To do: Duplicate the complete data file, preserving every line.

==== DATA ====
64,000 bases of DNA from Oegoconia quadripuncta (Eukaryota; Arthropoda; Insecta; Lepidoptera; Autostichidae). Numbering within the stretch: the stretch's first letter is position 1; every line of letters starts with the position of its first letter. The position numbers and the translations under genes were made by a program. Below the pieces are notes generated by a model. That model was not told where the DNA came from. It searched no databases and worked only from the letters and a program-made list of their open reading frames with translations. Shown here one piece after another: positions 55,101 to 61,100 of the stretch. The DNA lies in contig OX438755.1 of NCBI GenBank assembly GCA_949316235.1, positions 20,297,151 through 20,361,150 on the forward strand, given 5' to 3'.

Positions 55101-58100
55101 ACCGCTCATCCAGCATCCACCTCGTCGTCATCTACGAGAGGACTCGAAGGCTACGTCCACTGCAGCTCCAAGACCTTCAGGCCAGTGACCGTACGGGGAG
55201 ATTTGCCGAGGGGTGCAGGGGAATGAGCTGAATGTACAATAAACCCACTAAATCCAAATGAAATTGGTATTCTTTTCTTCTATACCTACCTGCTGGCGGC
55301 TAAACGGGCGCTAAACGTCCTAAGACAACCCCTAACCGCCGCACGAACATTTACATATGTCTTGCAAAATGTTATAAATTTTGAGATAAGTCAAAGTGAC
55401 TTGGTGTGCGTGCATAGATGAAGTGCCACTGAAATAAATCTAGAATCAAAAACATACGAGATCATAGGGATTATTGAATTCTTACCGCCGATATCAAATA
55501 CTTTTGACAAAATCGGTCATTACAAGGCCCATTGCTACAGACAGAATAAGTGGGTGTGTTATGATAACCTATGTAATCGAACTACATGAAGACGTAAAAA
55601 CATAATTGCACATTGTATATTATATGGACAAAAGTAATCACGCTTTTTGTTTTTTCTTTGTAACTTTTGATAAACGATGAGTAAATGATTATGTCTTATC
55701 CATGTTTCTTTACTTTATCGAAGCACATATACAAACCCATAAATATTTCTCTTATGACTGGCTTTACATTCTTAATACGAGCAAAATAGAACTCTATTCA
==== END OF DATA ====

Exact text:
64,000 bases of DNA from Oegoconia quadripuncta (Eukaryota; Arthropoda; Insecta; Lepidoptera; Autostichidae). Numbering within the stretch: the stretch's first letter is position 1; every line of letters starts with the position of its first letter. The position numbers and the translations under genes were made by a program. Below the pieces are notes generated by a model. That model was not told where the DNA came from. It searched no databases and worked only from the letters and a program-made list of their open reading frames with translations. Shown here one piece after another: positions 55,101 to 61,100 of the stretch. The DNA lies in contig OX438755.1 of NCBI GenBank assembly GCA_949316235.1, positions 20,297,151 through 20,361,150 on the forward strand, given 5' to 3'.

Positions 55101-58100
55101 ACCGCTCATCCAGCATCCACCTCGTCGTCATCTACGAGAGGACTCGAAGGCTACGTCCACTGCAGCTCCAAGACCTTCAGGCCAGTGACCGTACGGGGAG
55201 ATTTGCCGAGGGGTGCAGGGGAATGAGCTGAATGTACAATAAACCCACTAAATCCAAATGAAATTGGTATTCTTTTCTTCTATACCTACCTGCTGGCGGC
55301 TAAACGGGCGCTAAACGTCCTAAGACAACCCCTAACCGCCGCACGAACATTTACATATGTCTTGCAAAATGTTATAAATTTTGAGATAAGTCAAAGTGAC
55401 TTGGTGTGCGTGCATAGATGAAGTGCCACTGAAATAAATCTAGAATCAAAAACATACGAGATCATAGGGATTATTGAATTCTTACCGCCGATATCAAATA
55501 CTTTTGACAAAATCGGTCATTACAAGGCCCATTGCTACAGACAGAATAAGTGGGTGTGTTATGATAACCTATGTAATCGAACTACATGAAGACGTAAAAA
55601 CATAATTGCACATTGTATATTATATGGACAAAAGTAATCACGCTTTTTGTTTTTTCTTTGTAACTTTTGATAAACGATGAGTAAATGATTATGTCTTATC
55701 CATGTTTCTTTACTTTATCGAAGCACATATACAAACCCATAAATATTTCTCTTATGACTGGCTTTACATTCTTAATACGAGCAAAATAGAACTCTATTCA